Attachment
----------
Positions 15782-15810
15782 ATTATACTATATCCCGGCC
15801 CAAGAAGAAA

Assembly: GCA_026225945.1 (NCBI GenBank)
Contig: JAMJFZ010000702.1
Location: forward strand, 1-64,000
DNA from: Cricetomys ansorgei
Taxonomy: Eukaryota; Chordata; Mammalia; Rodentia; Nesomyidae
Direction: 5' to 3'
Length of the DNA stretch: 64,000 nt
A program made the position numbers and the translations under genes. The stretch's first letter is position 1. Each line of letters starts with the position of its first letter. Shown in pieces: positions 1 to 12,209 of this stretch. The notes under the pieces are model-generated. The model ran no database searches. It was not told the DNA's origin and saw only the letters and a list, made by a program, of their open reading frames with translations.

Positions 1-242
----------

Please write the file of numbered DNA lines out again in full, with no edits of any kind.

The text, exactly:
Positions 15782-15810
15782 ATTATACTATATCCCGGCC
15801 CAAGAAGAAA

Assembly: GCA_026225945.1 (NCBI GenBank)
Contig: JAMJFZ010000702.1
Location: forward strand, 1-64,000
DNA from: Cricetomys ansorgei
Taxonomy: Eukaryota; Chordata; Mammalia; Rodentia; Nesomyidae
Direction: 5' to 3'
Length of the DNA stretch: 64,000 nt
A program made the position numbers and the translations under genes. The stretch's first letter is position 1. Each line of letters starts with the position of its first letter. Shown in pieces: positions 1 to 12,209 of this stretch. The notes under the pieces are model-generated. The model ran no database searches. It was not told the DNA's origin and saw only the letters and a list, made by a program, of their open reading frames with translations.

Positions 1-242